Today’s guest post is written by Julie Murphy, vice president of government affairs and public policy at Points of Light.
On Wednesday, Nov. 7, the nation awoke to a familiar political scene: the re-election of the incumbent President and Congress still split between a Democratic Senate and a Republican House of Representatives. Here are some trends and opportunities for the service and volunteerism sector:
Cooperation, Compromise, Common Purpose
“What makes America exceptional are the bonds that hold together the most diverse nation on earth, the belief that our destiny is shared, that this country only works when we except certain obligations to one another… That's what makes America great.” President Barack Obama on election night
At Points of Light, we share the president’s view that the greatest hope for our country lies in our impulse to honor the obligations of our citizenship through service. In the next four years, we will work with both the White House and Congress to promote policies and programs that advance and integrate volunteer strategies directed toward national needs across the public sector.
Some of these strategies may even be derived from our own in-house initiatives:
- How can HandsOn Schools and generationOn inform education reform and resuscitate federal service-learning policies?
- How can the work of our disaster team and our affiliates engaged in the response to Hurricane Sandy improve federal disaster response programs?
- What are we learning from the Community Blueprint regarding veterans’ and military families’ services?
- What does the Civic 50 tell us about the potential for greater coordination between private and public sectors and does this imply changes in such areas as tax policy?
- What can the 750,000 alumni of AmeriCorps over the last 20 years tell us not just about national service but also about social policies writ large?
- How has volunteering changed employment strategies in this country over the past four years and does that need to be reflected in federal economic policies?
- Are there ideas from our thought leadership agenda such as converting federal student work study programs to “serve study” programs or creating a volunteer background check “fast pass” that are ripe for consideration by Congress?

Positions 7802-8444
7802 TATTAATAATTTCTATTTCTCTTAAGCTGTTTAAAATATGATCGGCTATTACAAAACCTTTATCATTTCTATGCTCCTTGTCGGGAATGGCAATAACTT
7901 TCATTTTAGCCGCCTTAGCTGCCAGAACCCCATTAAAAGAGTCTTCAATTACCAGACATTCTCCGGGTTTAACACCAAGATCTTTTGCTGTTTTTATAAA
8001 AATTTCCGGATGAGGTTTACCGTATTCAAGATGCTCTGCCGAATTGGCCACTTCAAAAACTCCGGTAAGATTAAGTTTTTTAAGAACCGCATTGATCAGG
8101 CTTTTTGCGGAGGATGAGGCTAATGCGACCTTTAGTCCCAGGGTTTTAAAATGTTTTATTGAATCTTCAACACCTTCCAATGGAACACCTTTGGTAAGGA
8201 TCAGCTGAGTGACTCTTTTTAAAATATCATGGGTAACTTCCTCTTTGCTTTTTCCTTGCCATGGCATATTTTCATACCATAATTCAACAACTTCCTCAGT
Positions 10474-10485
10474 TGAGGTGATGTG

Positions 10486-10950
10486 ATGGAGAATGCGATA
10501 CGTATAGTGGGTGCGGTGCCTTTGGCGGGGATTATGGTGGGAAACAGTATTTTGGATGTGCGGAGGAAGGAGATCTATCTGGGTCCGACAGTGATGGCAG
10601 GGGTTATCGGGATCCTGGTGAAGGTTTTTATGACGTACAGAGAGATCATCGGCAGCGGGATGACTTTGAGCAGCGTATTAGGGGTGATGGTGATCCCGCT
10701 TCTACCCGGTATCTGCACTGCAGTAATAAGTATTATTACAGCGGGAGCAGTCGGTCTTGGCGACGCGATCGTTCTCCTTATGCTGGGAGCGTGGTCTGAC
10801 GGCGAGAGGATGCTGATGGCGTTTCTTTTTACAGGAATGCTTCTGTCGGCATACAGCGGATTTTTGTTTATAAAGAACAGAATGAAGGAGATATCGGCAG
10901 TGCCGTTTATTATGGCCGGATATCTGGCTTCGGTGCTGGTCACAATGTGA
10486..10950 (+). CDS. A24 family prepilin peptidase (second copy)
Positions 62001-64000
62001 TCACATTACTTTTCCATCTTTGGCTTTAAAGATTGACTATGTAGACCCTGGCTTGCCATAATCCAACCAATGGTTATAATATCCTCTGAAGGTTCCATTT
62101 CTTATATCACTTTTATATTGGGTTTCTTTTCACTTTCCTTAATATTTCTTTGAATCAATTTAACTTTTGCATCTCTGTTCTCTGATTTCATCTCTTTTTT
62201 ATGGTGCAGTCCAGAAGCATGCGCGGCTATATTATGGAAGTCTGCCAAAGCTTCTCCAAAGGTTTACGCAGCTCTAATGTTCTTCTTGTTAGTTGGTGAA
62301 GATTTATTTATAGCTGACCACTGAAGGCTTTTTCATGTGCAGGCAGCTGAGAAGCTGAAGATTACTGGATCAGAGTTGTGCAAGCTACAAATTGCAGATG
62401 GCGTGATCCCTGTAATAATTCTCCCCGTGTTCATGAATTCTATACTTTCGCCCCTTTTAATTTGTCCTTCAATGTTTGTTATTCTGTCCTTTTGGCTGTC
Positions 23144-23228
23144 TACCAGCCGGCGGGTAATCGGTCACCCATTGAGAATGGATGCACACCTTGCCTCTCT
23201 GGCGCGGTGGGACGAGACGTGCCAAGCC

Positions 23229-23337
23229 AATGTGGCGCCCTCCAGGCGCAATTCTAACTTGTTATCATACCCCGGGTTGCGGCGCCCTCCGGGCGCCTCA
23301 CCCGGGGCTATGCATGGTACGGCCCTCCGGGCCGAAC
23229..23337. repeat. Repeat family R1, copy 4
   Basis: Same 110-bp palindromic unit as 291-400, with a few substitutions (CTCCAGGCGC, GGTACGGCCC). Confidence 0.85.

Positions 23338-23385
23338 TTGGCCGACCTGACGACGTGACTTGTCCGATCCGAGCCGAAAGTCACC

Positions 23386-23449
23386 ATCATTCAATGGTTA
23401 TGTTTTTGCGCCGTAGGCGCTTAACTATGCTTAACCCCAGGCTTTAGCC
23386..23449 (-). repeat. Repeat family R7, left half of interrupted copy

An election that yields no substantial shifts in power means we need to renew our relationship with our bipartisan Congressional and White House allies and introduce ourselves to the newbies — quickly. Given that we have status quo, the time and energy needed to hand over the keys and unpack the boxes can now be spent by the White House and Congress on getting busy, and we need to be ready to be the voice for citizen engagement in Washington.
The looming budget crisis means that we will need to be aggressive and smarter in our opposition to further cuts to the Corporation for National and Community Service. We will need to gather our best stories about the impact of service and volunteering programs such as the Volunteer Generation Fund and rapid fire these into the inboxes of members of Congress.
Our AmeriCorps alumni, our affiliates and our partners will all be called to become vocal advocates for a resolution to our country’s fiscal problems, a resolution that 1) does not compromise effective volunteer and national service programs; and 2) protects the most vulnerable in our society.
“What the world saw this week was a picture of America at its best: edgy, experimental, open-minded – and brilliantly diverse.” Fareed Zakaria, Washington Post, Nov. 9, 2012
Zakaria framed it well and we, as a sector, will need to rise to this same challenge to embrace the changes in our country’s demographics to ensure that all Americans have opportunities to serve.
Limited but Energetic Government
David Brooks said this about the 2012 election: “It’s about leaving behind the stale Big Government versus Small Government framework and figuring out how to use limited but energetic government to help people work harder and strive more.”
We, at Points of Light, believe that an energetic government’s best fuel is its people and our policy agenda for 2013 will include the smartest investment the federal government could make: identifying and replicating volunteer-driven community solutions that show proven results.
Any thoughts/ideas on what the election means to the volunteer and nonprofit sector? Share in comments.